World History Project - Origins to the Present
- WATCH: A Closer Look at a WWI Gas Hood
- WATCH: Trench Weapons and Trench Warfare in WWI
- WATCH: The Atmosphere and Climate
- WATCH: Jacqueline Howard — A Day on Mars
- WATCH: Bill Gates — Visions of the Future
- READ: Fascism in Germany
- READ: Fascism in Italy
- READ: Authoritarianism in Japan
- READ: Appeasement
- READ: Nuremberg Laws, Nuremberg Trials
- WATCH: Decolonization and the Cold War - Through a Caribbean Lens
- WATCH: Decolonization and the Cold War through an Asian Lens
- READ: Apartheid
- READ: The Oil Revolution
- READ: Arms Race, Space Race
- READ: Non-State Terrorism
- READ: Conflicts Between Countries since 1945
- READ: Connecting Decolonization in Africa and the US Civil Rights Movement
- READ: Modern Latin America
- READ: Political Decolonization, c.1945–1997
- READ: The Course of the First World War
- READ: Art and the World Wars
- READ: Civil Rights and Global Liberation
- READ: Movements to End Racial Injustice
WATCH: Bill Gates — Visions of the Future
Businessman and philanthropist Bill Gates looks towards a future of sustainable energy and worldwide education. Created by Big History Project.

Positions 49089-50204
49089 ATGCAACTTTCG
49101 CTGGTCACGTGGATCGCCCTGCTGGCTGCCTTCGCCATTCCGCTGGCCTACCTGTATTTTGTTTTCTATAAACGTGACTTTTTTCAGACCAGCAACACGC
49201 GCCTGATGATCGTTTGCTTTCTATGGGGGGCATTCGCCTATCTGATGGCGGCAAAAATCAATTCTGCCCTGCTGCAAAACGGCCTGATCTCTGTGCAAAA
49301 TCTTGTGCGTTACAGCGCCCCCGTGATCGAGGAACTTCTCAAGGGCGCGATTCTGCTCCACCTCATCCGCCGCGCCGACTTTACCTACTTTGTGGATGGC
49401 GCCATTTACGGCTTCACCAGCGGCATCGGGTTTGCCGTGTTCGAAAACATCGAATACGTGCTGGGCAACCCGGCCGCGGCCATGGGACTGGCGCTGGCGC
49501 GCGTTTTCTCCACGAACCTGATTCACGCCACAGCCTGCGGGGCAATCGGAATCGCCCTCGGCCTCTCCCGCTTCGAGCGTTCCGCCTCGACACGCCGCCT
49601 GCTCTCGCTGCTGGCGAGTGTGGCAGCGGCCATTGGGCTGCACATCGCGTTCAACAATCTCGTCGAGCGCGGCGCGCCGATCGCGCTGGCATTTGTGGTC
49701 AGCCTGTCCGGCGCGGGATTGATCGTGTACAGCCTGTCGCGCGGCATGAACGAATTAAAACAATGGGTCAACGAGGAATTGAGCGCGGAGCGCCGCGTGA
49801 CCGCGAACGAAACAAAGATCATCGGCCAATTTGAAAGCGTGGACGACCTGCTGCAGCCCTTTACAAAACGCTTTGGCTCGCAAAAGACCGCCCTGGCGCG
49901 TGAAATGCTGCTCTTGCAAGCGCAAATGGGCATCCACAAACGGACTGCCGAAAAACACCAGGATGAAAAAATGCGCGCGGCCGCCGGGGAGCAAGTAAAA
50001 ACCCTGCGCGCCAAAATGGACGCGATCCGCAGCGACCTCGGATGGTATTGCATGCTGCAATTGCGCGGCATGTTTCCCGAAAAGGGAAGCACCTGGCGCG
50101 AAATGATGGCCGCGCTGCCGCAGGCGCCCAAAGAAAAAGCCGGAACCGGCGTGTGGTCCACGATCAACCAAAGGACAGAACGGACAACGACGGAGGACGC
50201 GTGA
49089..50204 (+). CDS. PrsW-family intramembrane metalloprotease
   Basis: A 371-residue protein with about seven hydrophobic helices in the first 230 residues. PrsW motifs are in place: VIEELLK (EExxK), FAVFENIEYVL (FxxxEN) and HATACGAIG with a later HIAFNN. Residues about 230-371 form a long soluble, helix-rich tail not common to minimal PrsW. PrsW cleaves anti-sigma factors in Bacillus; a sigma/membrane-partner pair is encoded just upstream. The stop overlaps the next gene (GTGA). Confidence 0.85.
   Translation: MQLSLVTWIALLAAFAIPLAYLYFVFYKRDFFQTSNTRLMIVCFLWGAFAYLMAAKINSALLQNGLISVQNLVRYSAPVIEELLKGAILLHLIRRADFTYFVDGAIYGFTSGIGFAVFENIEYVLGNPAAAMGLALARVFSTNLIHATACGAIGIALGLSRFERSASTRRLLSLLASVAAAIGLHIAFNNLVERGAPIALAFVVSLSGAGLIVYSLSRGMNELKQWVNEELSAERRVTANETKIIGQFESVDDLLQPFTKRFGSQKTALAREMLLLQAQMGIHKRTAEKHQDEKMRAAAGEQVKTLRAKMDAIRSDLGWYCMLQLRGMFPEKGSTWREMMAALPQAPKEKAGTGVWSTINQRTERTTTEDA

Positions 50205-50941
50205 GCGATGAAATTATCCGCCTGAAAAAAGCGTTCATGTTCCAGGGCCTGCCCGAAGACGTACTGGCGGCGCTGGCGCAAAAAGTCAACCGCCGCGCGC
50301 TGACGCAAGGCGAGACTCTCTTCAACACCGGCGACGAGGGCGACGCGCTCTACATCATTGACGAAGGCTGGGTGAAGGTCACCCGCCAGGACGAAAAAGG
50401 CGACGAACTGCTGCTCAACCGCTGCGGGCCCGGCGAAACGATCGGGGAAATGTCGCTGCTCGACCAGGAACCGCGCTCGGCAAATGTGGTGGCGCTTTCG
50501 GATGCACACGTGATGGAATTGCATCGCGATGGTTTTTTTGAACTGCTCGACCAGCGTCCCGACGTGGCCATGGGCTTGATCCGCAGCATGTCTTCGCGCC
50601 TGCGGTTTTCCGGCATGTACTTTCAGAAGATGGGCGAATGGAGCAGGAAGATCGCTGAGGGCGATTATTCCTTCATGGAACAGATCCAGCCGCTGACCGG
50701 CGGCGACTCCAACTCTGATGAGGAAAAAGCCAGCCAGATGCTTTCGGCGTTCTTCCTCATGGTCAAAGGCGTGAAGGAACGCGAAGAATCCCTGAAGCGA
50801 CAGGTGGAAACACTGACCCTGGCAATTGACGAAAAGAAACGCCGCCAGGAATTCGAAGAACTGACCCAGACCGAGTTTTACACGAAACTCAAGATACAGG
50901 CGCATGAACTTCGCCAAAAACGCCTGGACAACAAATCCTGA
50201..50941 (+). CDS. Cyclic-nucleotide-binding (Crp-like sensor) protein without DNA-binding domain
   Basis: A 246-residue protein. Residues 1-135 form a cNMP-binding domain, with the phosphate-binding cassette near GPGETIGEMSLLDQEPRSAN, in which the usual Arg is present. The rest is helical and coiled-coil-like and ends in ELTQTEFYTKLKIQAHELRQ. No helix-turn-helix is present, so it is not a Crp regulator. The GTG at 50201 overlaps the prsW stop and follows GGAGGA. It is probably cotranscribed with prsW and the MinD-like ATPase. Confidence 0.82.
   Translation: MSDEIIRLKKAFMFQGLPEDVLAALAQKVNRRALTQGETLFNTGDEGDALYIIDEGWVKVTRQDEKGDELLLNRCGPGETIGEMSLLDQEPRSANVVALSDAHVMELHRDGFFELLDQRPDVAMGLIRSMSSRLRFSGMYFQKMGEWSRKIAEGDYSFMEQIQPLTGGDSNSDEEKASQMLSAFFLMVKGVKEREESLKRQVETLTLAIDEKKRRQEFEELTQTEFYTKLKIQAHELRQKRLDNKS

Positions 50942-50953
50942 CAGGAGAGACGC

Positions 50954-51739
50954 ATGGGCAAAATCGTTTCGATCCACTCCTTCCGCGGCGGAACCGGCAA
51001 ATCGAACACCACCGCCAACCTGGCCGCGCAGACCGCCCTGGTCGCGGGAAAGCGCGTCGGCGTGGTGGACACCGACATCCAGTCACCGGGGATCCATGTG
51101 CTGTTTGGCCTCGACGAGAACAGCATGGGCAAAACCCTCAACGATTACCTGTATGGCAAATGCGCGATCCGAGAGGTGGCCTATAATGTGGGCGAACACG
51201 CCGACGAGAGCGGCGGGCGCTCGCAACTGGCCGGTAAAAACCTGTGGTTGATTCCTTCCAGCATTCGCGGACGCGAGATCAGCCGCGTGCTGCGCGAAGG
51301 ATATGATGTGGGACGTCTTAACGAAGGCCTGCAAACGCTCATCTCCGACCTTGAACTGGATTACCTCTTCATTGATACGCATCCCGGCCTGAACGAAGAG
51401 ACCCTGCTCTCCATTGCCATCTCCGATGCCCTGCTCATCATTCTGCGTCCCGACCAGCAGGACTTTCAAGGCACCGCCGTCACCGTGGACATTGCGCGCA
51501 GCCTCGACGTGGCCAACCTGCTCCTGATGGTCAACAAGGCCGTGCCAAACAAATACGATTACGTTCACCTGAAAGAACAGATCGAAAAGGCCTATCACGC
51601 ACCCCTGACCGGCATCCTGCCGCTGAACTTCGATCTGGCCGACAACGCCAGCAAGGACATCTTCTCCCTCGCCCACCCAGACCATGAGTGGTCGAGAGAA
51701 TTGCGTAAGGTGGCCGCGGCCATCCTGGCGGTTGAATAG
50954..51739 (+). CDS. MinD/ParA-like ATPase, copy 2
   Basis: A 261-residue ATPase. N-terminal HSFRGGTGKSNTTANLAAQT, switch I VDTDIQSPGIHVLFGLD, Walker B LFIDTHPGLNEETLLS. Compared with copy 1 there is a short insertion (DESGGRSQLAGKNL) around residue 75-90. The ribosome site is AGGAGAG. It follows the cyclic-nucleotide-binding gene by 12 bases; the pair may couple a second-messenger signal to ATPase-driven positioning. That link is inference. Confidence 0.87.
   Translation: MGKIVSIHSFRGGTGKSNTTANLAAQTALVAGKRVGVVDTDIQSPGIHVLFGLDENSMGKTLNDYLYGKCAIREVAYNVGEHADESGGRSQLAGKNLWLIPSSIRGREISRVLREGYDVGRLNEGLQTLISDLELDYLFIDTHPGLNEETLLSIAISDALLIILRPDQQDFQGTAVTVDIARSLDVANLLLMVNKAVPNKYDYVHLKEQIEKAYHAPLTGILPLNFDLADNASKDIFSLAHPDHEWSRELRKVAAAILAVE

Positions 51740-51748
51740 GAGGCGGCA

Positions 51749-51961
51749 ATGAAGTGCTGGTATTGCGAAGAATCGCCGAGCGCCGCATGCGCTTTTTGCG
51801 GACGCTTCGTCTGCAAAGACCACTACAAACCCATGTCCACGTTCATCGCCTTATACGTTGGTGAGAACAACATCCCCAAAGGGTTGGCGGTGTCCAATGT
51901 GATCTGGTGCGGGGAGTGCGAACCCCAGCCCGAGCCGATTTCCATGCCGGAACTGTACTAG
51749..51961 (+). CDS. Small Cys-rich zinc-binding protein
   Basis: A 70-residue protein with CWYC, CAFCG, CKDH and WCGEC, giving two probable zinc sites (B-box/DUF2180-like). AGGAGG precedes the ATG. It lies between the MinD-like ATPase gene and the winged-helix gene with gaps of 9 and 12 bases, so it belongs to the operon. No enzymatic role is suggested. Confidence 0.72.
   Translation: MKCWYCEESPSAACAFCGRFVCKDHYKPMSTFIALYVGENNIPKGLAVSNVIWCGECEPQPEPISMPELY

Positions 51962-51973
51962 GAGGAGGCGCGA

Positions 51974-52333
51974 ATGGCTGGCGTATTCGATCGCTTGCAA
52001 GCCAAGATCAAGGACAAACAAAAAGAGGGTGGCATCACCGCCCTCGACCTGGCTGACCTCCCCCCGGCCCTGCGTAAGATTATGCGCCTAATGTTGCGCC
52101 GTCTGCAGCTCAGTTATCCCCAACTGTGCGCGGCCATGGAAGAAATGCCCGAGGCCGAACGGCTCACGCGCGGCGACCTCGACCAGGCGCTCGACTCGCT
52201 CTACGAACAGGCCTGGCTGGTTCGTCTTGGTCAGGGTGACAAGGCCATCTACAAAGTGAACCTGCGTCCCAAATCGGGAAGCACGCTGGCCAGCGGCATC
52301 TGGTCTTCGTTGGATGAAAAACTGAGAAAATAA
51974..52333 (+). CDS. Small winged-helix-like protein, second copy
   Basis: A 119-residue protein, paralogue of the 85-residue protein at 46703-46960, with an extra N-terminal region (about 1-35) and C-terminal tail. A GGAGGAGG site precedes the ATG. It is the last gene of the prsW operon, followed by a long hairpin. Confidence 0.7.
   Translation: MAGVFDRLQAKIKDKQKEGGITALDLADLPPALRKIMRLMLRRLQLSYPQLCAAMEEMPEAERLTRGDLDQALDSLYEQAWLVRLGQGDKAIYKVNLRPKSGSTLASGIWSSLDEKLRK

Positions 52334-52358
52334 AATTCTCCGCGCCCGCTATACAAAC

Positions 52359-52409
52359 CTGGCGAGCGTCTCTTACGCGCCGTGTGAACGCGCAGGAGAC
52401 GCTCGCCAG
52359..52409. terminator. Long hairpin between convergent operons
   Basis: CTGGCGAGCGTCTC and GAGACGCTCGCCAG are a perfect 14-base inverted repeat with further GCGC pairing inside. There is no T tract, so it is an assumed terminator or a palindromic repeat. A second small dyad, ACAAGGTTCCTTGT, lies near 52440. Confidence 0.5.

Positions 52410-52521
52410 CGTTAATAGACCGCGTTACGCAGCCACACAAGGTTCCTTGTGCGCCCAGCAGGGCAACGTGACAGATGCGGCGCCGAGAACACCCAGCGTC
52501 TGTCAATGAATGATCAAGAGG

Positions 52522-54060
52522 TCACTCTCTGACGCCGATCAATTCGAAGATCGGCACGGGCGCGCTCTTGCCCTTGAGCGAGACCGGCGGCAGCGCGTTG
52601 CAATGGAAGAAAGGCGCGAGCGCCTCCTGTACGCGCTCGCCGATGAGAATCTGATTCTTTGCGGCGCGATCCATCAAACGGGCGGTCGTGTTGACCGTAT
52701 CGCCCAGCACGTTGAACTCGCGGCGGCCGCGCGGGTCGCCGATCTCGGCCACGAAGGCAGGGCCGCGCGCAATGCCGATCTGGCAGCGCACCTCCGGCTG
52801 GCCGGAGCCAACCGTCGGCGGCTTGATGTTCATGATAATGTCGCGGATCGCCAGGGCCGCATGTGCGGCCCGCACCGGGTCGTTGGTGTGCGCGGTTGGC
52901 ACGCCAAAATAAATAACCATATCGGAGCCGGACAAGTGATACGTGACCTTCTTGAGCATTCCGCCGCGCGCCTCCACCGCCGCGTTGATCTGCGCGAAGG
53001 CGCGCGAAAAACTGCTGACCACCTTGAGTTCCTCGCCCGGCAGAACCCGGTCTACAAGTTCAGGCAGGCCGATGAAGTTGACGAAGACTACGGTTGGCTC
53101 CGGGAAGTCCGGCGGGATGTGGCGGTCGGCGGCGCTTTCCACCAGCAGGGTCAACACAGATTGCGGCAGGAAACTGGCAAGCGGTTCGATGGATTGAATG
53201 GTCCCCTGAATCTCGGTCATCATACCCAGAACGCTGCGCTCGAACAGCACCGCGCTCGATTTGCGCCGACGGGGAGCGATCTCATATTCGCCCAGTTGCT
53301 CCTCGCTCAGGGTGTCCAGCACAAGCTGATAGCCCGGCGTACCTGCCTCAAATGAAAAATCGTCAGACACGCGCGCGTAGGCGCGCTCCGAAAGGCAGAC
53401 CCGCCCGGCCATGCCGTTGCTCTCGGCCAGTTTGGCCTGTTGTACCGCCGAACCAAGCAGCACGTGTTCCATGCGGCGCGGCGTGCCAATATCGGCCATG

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BILL GATES: I'm very optimistic about where the world will be 50 years from now. I hope I'm around to see it but I think we can already see the shape of things in some ways. The human population, which was growing at a very rapid rate, is now growing at a slower rate because, as we become successful, families have chosen to have less children and so we can see a peak population that makes it possible to think about living within the resource constraints that we have. We can also see a decline in violence. It's amazing now because we hear about all the violent things around the world but every century the world has had a lot less war, a lot less violent deaths. And we've come to value the work that's being done in other countries, making great products and really think together about humanity's common future. The pace of innovation will need to surprise us in some ways of what form this great energy source will be that... will avoid us destroying the environment. That's an invention that's very, very important. How much care will we give towards making sure that the poorest several billion are not completely left out. You know, there've been a little bit of progress there but the inequity levels still should concern us quite a bit. And then there are things that are harder to predict for example how important will robots be in 50 years. Maybe 20 years ago people, when they first heard about robots, thought, "Wow, that's pretty scary. What does it mean?" But then when it didn't really happen they, you know, stopped thinking about it. It's almost like a... only a curiosity in the movies or toys and yet clearly in the decades ahead, the cost, the capabilities will mimic what we've seen in science fiction. And so we'll have to see how do we take advantage of that? Because as we're living longer, how do we find fulfillment? What does a working career look like in terms of timing-- the world will have aged on average and that brings with it very interesting problems. And so there's... it's not without challenges but the path of extended lifespan, more science, more global understanding, sense of our common humanity, more education, more ability to watch a great course, and not give up the curiosity that you're born with but try to think about the world and where it can go and how you can contribute to it. I think all of these things are taking more advantage of our innate capabilities and will allow us to make 50 years from now a far better place than even what we have today.